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More work, same pay?

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Question: I have a friend who is being given more responsibilities at work but is still being given the same pay. He has been with his job for 4 years and has not been given a pay raise. Do you all have any suggestions about whom he should contact? Should he talk with his boss about the situation?

I believe that his boss wants to get all that she can get from him and not pay him any more money. If he is so bad, why does she keep him around?  -- Anonymous


At our office, we get a review once a year (our anniversary date) and the boss gives us negatives and positives and we always get a raise. I'm not sure if reviews are given in your friend's office he can ask his boss (the one who gives and sees his work) for one at the end of the following week. Seems that your friend does a great job to be given more work. After the review, he can simply say that since he sees that he goes beyond what is expected and takes on more and more responsibility than he would like to talk about a pay raise. See what the response is. If it's a complete "no" then maybe he should explore other options.

Depending on when your next review might be (if your company does individual reviews), I might be inclined to sit down and speak with your boss now. Don't wait another 6 months or so. Just let your boss know that you enjoy working at the company and accept the new challenges of doing more work with added responsibilities, and you would like to discuss a salary increase.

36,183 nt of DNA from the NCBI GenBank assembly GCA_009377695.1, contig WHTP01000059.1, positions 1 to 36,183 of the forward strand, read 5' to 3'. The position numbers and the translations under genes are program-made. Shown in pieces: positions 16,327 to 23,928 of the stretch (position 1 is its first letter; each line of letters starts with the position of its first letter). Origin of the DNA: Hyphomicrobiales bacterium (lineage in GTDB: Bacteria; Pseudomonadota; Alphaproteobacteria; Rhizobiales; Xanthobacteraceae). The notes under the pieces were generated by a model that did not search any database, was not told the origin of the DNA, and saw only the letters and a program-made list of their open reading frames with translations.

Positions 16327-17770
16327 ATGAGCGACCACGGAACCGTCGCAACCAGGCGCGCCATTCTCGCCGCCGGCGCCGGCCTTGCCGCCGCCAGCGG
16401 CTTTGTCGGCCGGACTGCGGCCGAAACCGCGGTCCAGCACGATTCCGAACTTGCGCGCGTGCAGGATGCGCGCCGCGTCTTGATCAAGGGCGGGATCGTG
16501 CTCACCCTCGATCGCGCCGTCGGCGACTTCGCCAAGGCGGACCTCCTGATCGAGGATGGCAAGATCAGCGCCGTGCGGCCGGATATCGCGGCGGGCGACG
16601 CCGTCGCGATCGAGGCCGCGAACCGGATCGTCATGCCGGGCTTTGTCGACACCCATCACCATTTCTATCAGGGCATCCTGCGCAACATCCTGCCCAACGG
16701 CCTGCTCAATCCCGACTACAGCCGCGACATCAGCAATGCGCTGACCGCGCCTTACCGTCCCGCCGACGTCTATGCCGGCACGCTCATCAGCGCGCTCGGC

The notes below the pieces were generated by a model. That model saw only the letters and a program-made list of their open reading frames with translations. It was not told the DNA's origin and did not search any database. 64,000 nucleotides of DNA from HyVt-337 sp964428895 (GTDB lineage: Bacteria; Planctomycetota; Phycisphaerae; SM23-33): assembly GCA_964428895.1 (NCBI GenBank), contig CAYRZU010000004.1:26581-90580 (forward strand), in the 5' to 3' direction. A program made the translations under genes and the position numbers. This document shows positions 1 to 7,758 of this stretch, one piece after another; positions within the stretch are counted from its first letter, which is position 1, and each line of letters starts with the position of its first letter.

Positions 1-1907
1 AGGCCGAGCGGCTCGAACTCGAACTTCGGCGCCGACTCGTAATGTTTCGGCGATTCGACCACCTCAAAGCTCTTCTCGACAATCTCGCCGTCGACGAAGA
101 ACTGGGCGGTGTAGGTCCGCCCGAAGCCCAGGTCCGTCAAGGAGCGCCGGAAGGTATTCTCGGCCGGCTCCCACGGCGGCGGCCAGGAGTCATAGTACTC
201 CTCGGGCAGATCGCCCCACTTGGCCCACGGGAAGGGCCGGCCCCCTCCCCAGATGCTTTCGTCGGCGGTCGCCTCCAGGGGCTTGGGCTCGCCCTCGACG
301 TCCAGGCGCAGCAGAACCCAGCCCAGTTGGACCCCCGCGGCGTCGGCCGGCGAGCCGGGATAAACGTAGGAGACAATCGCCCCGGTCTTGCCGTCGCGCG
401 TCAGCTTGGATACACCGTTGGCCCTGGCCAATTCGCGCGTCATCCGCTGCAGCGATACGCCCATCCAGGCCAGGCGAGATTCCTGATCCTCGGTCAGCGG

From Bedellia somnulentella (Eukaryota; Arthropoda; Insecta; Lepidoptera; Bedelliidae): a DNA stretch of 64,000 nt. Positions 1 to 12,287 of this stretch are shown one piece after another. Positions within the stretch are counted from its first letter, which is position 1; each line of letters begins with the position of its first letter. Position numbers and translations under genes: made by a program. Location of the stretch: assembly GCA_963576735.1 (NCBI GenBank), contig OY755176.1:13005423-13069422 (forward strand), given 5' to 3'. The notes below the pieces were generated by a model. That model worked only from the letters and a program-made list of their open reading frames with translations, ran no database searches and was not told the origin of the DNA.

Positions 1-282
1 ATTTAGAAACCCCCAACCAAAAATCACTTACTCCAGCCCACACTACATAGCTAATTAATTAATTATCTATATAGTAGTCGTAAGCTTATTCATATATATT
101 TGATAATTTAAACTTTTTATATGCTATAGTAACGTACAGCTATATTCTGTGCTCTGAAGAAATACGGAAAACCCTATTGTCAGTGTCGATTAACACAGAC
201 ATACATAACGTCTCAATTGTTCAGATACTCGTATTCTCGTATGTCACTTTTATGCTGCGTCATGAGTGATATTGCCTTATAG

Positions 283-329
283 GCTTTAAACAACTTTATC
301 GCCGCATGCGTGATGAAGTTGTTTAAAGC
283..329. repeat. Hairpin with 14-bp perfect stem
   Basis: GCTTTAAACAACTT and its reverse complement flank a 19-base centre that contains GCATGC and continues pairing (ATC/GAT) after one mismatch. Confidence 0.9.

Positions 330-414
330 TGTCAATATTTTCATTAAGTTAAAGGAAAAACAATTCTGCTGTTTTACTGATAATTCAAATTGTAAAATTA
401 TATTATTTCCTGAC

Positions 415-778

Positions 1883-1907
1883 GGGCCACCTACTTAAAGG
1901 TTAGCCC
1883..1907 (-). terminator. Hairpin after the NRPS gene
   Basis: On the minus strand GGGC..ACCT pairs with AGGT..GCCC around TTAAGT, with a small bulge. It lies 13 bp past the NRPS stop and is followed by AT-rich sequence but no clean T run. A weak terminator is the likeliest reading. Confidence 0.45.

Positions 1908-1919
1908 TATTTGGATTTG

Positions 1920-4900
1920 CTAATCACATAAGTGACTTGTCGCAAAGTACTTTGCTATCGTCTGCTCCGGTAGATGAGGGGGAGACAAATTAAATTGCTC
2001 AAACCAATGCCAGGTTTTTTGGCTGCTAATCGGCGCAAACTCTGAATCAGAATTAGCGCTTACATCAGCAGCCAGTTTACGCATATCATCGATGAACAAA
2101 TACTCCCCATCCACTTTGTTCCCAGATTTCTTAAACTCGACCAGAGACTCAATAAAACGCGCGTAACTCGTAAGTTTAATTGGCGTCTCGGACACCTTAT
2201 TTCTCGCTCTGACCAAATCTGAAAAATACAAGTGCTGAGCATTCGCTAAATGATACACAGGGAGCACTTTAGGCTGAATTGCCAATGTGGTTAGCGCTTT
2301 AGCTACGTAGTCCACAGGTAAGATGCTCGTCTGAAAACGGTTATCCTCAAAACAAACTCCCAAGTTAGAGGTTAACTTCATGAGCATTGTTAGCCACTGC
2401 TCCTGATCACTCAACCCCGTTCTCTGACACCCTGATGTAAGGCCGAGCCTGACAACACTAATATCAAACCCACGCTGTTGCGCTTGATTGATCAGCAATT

I agree with the previous person, that if the answer becomes a "no" with no explanation, I too might consider looking for another position elsewhere.

Also, make sure your company does not have ceilings on salaries for certain level jobs. If they do, this might be something you will have to consider should you decide to stay.

At one point in my career I had this exact problem. He will need to make sure he makes a case in order to get a pay raise or category change. I first went to personnel and found out pay scales and duties for like positions. I then asked several other key personnel their pay scale range (not their pay) and their duties. I then took that information and made a report comparing my current salary and job duties with other like pay scales and job duties. I then scheduled an appointment with my boss and presented the information. My boss told me there was nothing he could do. I then asked if I could present the information to the Board and my boss gave me his blessing along with the comment that nothing will change. Well, I did present the information and I told the Board I would honor whatever decision they made on this matter. The Board came back later that day and reclassified my position along with a hefty pay raise. I never placed my boss in a bad light during this time and three years ago I was asked by another Department to be the Executive Assistant to the Director of that Department. I am not saying this would work for everyone but if presented right the worse they can do is say no.

Research, research, research before approaching your boss. Get a printed copy of your job description. If things have been added request that personnel update this. When you have a good description then go to and do their free survey, your states workforce website and even goggle search comparable jobs. With all of this in mind when you present your proposal approach it as a market adjustment for the position and not a pay raise for you personally. By the time you have researched this you WILL have the confidence to make the proposal/request. Then if it is turned down you will have the opportunity to choose to go elsewhere and the information to know what you are worth.

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